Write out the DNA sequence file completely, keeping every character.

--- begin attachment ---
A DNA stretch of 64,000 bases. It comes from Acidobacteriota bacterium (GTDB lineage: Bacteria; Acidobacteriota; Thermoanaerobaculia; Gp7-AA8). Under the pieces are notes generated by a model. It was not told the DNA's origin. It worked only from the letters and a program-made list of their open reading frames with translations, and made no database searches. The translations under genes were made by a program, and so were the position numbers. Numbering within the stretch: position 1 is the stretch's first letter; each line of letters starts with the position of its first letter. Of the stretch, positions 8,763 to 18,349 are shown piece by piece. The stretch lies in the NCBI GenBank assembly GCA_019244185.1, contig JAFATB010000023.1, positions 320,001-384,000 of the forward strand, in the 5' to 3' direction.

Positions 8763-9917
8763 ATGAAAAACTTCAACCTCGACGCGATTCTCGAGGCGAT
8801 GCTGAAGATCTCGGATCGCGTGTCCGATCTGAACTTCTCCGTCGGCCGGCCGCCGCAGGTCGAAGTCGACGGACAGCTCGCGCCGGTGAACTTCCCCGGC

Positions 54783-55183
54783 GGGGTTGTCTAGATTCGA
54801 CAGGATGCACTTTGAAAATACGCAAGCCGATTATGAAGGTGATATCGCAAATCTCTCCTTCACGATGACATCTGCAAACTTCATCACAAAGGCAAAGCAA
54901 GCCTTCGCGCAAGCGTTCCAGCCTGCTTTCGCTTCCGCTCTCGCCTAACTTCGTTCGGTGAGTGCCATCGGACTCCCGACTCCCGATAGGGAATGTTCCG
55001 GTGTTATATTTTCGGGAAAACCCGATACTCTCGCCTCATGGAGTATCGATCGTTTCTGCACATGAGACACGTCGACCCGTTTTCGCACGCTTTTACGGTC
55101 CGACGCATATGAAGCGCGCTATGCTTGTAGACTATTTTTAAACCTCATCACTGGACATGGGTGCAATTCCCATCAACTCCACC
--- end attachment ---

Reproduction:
A DNA stretch of 64,000 bases. It comes from Acidobacteriota bacterium (GTDB lineage: Bacteria; Acidobacteriota; Thermoanaerobaculia; Gp7-AA8). Under the pieces are notes generated by a model. It was not told the DNA's origin. It worked only from the letters and a program-made list of their open reading frames with translations, and made no database searches. The translations under genes were made by a program, and so were the position numbers. Numbering within the stretch: position 1 is the stretch's first letter; each line of letters starts with the position of its first letter. Of the stretch, positions 8,763 to 18,349 are shown piece by piece. The stretch lies in the NCBI GenBank assembly GCA_019244185.1, contig JAFATB010000023.1, positions 320,001-384,000 of the forward strand, in the 5' to 3' direction.

Positions 8763-9917
8763 ATGAAAAACTTCAACCTCGACGCGATTCTCGAGGCGAT
8801 GCTGAAGATCTCGGATCGCGTGTCCGATCTGAACTTCTCCGTCGGCCGGCCGCCGCAGGTCGAAGTCGACGGACAGCTCGCGCCGGTGAACTTCCCCGGC

Positions 54783-55183
54783 GGGGTTGTCTAGATTCGA
54801 CAGGATGCACTTTGAAAATACGCAAGCCGATTATGAAGGTGATATCGCAAATCTCTCCTTCACGATGACATCTGCAAACTTCATCACAAAGGCAAAGCAA
54901 GCCTTCGCGCAAGCGTTCCAGCCTGCTTTCGCTTCCGCTCTCGCCTAACTTCGTTCGGTGAGTGCCATCGGACTCCCGACTCCCGATAGGGAATGTTCCG
55001 GTGTTATATTTTCGGGAAAACCCGATACTCTCGCCTCATGGAGTATCGATCGTTTCTGCACATGAGACACGTCGACCCGTTTTCGCACGCTTTTACGGTC
55101 CGACGCATATGAAGCGCGCTATGCTTGTAGACTATTTTTAAACCTCATCACTGGACATGGGTGCAATTCCCATCAACTCCACC